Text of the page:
Better known as FACTA, it made sense afterward… and it is practical now.
As Robert Johnson, long time executive director of the National Association for Information Destruction (NAID) said in a statement: “Shredding documents and properly destroying computer files and hard drives can help ensure that records containing sensitive personal and fiscal information do not fall into the wrong hands.”
Identity theft is the top consumer complaint in the national standing of consumer complaints to the FTC.
FACTA is obviously an amendment to permit consumers to provide feedback to help reduce identity theft and to obtain a duplicate of their credit reports annually.
The disposal rule section says that all businesses or people who collect consumer information that is sensitive from a consumer report for a business purpose must correctly destroy that information when it isn’t any longer needed. The objective is always to minimize the possibility of dumpster divers locating business records that are discard and using that information.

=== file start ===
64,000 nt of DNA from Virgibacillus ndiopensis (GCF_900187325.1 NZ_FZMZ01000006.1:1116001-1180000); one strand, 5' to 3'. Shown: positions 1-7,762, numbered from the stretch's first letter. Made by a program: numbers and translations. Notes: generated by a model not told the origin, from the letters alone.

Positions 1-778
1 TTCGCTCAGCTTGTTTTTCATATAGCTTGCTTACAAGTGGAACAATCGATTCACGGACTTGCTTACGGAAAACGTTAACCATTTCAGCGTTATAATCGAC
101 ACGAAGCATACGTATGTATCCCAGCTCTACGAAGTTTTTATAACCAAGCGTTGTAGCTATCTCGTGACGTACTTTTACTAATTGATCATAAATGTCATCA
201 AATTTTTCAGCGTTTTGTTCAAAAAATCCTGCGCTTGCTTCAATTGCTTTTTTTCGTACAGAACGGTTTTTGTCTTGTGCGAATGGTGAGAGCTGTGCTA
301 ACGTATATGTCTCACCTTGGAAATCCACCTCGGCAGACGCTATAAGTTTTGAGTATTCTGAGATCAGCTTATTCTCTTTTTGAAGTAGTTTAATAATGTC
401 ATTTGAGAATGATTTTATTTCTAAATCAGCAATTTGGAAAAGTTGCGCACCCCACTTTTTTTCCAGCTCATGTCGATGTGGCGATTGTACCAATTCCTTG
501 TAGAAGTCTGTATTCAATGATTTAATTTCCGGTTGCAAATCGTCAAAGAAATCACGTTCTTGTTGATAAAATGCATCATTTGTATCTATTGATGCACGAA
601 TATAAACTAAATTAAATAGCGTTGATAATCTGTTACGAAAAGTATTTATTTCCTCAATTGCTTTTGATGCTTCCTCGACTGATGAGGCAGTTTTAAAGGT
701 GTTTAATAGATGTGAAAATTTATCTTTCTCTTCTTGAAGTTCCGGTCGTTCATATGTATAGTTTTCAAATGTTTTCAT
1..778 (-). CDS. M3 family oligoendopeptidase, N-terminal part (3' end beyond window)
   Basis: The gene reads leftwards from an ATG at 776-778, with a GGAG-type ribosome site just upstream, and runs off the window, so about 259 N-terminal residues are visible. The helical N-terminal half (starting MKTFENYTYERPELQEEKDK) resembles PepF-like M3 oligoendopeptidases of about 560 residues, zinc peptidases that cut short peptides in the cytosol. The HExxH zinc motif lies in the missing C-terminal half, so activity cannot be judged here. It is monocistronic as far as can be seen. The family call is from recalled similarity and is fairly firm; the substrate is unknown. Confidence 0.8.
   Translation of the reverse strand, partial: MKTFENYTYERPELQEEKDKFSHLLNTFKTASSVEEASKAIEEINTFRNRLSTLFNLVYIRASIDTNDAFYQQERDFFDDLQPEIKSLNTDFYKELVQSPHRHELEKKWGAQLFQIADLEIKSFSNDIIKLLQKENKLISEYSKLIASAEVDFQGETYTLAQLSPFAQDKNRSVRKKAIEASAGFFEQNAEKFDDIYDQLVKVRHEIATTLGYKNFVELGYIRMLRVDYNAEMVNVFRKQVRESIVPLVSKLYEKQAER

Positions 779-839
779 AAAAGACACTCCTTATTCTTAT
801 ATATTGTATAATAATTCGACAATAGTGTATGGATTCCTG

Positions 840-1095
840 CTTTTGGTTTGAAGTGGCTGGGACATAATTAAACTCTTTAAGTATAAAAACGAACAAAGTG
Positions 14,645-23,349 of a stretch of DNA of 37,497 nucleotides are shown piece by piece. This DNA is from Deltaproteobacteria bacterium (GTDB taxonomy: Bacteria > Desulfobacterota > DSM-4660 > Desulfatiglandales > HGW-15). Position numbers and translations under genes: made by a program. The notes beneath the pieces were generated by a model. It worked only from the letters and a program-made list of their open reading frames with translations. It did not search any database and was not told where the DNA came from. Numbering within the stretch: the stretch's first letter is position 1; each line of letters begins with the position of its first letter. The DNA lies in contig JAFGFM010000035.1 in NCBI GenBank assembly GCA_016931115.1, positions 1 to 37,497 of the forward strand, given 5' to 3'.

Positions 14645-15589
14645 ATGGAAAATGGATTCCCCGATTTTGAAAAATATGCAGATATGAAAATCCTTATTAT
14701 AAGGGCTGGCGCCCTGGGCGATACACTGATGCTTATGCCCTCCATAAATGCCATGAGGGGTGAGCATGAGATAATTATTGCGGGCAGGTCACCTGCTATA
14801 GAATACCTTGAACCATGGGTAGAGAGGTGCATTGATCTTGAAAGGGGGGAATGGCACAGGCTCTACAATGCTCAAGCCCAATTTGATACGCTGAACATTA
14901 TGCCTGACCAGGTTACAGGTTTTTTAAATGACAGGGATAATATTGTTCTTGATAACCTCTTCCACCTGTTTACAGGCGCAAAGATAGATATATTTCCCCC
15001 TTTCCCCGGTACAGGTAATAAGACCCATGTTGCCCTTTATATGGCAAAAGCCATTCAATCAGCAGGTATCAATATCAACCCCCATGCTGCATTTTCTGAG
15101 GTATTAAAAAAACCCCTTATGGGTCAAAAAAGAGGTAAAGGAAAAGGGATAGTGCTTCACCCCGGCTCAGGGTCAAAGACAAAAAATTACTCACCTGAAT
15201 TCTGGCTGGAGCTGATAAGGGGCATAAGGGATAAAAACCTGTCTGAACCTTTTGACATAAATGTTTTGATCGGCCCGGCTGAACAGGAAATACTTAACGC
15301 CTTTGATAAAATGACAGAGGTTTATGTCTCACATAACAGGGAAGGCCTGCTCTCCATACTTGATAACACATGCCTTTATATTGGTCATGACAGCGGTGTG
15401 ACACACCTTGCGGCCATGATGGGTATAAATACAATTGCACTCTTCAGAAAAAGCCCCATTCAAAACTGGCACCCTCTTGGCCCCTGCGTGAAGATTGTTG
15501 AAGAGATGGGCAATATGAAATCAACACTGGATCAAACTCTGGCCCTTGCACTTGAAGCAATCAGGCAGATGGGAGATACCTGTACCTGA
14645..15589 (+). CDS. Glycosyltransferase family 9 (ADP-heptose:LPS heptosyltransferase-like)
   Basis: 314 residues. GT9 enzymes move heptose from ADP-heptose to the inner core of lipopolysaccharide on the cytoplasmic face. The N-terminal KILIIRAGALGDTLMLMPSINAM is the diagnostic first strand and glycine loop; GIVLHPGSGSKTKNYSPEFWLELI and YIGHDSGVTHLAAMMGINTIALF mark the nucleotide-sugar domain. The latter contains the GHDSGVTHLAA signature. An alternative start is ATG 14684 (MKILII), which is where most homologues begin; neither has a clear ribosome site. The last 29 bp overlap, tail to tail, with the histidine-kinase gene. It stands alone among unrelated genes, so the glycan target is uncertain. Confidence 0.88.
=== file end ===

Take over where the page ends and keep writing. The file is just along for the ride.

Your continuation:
Here is what businesses must understand:
Contrary to other privacy laws that influence just one sector, the law applies to virtually every business and private employer. For example, the following types of companies all handle sensitive consumer information: consumer reporting agencies, re-sellers and real estate brokerages.
Private information in the context of the law refers to files for example credit history, credit scores, employment background reports, check-writing medical histories, insurance claims, residential or tenant records, and histories.
Businesses must take ‘reasonable measures’ to protect information from unauthorized access in connection to its disposal. The FTC urges that companies set an info security policy in place that ensures that identity thieves can’t recreate sensitive data. Many security specialists urge shredding documents. Here is advice about file destruction best practices.
There are fines and punitive damages for non-compliance.
Documents, which contain personal information clearly tagged with destruction dates as part of a comprehensive document management policy, must be monitored.
Partnering using a dependable professional shredding service will safeguard documents from the time they’re discarded into locked high security containers to the time they have been removed for protected shredding on or off site.
The information security policy should include e-media and hard disk destruction also.